Diamond Cutting Service
Although powder coating is The Wheel Specialist’s most popular and durable alloy wheel refurbishment service, diamond cut finishes are also a very desired finish. Many cars are fitted with diamond cut finished wheels.
The Wheel Specialist can reproduce this finish. Diamond cutting is a very precise process and takes longer to reproduce than a powder coat refurbishment.
Corrosion in diamond cut wheels is very common, applying lacquer to a polished surface simply defies gravity it is very difficult to achieve a long lasting finish when applying lacquer to a shiny surface, small stone chips allow water in behind the lacquer and in time causes the lacquer to deteriorate and appear cloudy.
Diamond cutting involves removing a thin layer of alloy from the wheel using specialist lathing equipment. Diamond cut wheels can only be refurbished a number of times as too much alloy would eventually be removed. You may wish to consider our powder coat refurbishment as a durable and long lasting refurbishment method instead.
With our bespoke in house diamond cutting lathe we will provide you with the highest quality finish and the quickest turnaround time.
Diamond cutting can be applied to the full face and lip of the wheel, combined with an application of base coat paint can produce some spectacular finishes. See some examples below.
Questions and Answers about Diamond Cutting
What is a diamond cut wheel?
This is an alloy wheel which has been put on a lathe and part of or the entire painted surface of the wheel machined off to leave a shiny alloy finish. A small part of the actual alloy is machined off to create this finish. It is then lacquered over to prevent corrosion.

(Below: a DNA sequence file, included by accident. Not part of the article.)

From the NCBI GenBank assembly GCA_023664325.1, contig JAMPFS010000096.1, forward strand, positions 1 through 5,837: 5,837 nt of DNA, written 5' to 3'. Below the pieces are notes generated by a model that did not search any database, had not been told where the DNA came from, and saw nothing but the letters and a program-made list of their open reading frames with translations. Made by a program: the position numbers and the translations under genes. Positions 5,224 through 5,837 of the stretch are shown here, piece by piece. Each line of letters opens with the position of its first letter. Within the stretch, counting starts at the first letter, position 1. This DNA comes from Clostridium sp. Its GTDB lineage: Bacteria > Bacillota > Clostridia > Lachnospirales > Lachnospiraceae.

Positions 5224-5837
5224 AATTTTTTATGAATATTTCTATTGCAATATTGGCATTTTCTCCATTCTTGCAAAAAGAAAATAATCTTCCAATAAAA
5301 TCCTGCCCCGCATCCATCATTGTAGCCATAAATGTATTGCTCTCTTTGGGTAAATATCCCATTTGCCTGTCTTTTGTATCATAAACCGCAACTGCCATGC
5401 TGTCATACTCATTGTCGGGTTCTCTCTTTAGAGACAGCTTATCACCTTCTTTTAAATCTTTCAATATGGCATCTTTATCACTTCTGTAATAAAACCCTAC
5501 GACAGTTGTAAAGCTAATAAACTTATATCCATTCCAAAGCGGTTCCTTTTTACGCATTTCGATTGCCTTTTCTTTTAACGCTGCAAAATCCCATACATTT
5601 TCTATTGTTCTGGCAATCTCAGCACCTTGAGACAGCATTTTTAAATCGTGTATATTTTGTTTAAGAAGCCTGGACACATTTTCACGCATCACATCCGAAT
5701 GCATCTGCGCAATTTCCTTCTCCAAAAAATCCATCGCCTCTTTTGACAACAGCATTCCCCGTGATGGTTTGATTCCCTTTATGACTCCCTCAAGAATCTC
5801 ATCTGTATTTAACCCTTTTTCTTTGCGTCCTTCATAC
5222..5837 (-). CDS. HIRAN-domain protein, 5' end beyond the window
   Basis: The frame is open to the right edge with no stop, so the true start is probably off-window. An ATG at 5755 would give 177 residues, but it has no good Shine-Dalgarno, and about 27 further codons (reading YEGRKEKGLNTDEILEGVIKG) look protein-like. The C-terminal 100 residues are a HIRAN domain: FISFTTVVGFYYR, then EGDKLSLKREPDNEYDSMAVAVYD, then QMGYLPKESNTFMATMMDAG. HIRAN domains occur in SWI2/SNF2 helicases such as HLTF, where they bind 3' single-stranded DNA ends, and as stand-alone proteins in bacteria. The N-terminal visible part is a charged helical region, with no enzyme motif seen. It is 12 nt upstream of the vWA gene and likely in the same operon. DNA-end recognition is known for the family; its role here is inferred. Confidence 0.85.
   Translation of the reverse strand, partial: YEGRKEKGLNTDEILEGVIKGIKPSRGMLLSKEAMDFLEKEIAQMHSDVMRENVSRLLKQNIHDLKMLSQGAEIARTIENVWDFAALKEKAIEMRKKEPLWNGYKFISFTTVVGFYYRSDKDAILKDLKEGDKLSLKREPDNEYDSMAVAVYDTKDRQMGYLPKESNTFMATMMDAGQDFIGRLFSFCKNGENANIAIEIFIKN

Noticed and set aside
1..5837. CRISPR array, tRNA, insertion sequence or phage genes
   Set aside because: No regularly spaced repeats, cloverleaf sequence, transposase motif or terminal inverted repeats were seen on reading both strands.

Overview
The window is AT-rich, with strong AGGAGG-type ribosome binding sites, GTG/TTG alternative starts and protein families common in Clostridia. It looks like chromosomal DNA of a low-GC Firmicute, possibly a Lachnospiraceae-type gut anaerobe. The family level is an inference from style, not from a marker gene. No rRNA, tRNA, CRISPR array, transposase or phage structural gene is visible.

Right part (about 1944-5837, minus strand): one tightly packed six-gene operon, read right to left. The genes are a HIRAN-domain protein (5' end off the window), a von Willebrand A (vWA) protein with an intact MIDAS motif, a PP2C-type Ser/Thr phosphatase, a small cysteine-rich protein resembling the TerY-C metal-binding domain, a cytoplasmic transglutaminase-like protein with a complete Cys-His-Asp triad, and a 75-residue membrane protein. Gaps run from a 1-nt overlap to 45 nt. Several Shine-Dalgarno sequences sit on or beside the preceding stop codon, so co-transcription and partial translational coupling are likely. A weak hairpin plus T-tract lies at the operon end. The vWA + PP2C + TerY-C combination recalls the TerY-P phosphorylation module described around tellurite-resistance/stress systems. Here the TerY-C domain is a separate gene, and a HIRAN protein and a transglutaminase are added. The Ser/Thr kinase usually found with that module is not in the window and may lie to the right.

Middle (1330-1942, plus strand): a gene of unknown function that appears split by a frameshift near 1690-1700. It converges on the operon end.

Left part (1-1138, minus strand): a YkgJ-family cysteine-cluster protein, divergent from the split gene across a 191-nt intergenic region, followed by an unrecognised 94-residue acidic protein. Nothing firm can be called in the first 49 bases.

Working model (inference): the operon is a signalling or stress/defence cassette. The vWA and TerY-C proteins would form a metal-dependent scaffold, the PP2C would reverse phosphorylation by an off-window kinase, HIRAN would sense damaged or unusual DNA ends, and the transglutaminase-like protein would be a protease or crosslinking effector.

You will be able to see if your wheel is diamond cut if on close inspection you see very fine lines created by the cutting machine and the appearance is very shiny. This may be harder to distinguish if you wheels are of poor quality, old or corroded.
Not all wheels can be diamond cut as this depends on the profile of the face of the wheel, your Wheel Specialist technician will advise you if it is possible.
Does a diamond cut finish last?
Diamond cut wheels will not retain their finish for as long as a powder coated wheel. Any damage to the lacquer however small will allow water to seep in-between the lacquer and the alloy leaving “milky patches” on the diamond cut finish area. Always ask your Wheel Specialist technician if you have any concerns with your wheel.
Depending on the diamond cut wheel repair required this is usually 1-2 cuts, however if the technician feels that the wheel will be compromised in any way and weakened they will not cut the wheel and advise a Powdercoat finish for your refurbishment. Each wheel is assessed individually at The Wheel Specialist. It is important to inform the technician if you know if your wheel has been cut before.
Are there different types of diamond cut wheel refurbishment?